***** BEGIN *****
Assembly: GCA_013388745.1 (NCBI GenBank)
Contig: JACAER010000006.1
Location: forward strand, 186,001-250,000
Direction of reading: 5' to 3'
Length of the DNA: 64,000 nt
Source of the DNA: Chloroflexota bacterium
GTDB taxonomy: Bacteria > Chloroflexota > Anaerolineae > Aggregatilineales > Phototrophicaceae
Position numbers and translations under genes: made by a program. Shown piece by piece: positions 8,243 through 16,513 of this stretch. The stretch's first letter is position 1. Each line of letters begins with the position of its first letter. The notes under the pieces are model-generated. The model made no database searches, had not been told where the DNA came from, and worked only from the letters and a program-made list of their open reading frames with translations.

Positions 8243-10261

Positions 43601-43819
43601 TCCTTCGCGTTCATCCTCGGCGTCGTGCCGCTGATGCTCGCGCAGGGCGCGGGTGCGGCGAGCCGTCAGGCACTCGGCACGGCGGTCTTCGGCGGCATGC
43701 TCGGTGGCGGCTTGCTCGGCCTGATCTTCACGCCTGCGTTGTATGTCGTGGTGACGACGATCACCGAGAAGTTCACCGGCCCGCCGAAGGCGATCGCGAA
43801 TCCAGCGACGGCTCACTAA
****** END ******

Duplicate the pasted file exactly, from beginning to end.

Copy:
Assembly: GCA_013388745.1 (NCBI GenBank)
Contig: JACAER010000006.1
Location: forward strand, 186,001-250,000
Direction of reading: 5' to 3'
Length of the DNA: 64,000 nt
Source of the DNA: Chloroflexota bacterium
GTDB taxonomy: Bacteria > Chloroflexota > Anaerolineae > Aggregatilineales > Phototrophicaceae
Position numbers and translations under genes: made by a program. Shown piece by piece: positions 8,243 through 16,513 of this stretch. The stretch's first letter is position 1. Each line of letters begins with the position of its first letter. The notes under the pieces are model-generated. The model made no database searches, had not been told where the DNA came from, and worked only from the letters and a program-made list of their open reading frames with translations.

Positions 8243-10261

Positions 43601-43819
43601 TCCTTCGCGTTCATCCTCGGCGTCGTGCCGCTGATGCTCGCGCAGGGCGCGGGTGCGGCGAGCCGTCAGGCACTCGGCACGGCGGTCTTCGGCGGCATGC
43701 TCGGTGGCGGCTTGCTCGGCCTGATCTTCACGCCTGCGTTGTATGTCGTGGTGACGACGATCACCGAGAAGTTCACCGGCCCGCCGAAGGCGATCGCGAA
43801 TCCAGCGACGGCTCACTAA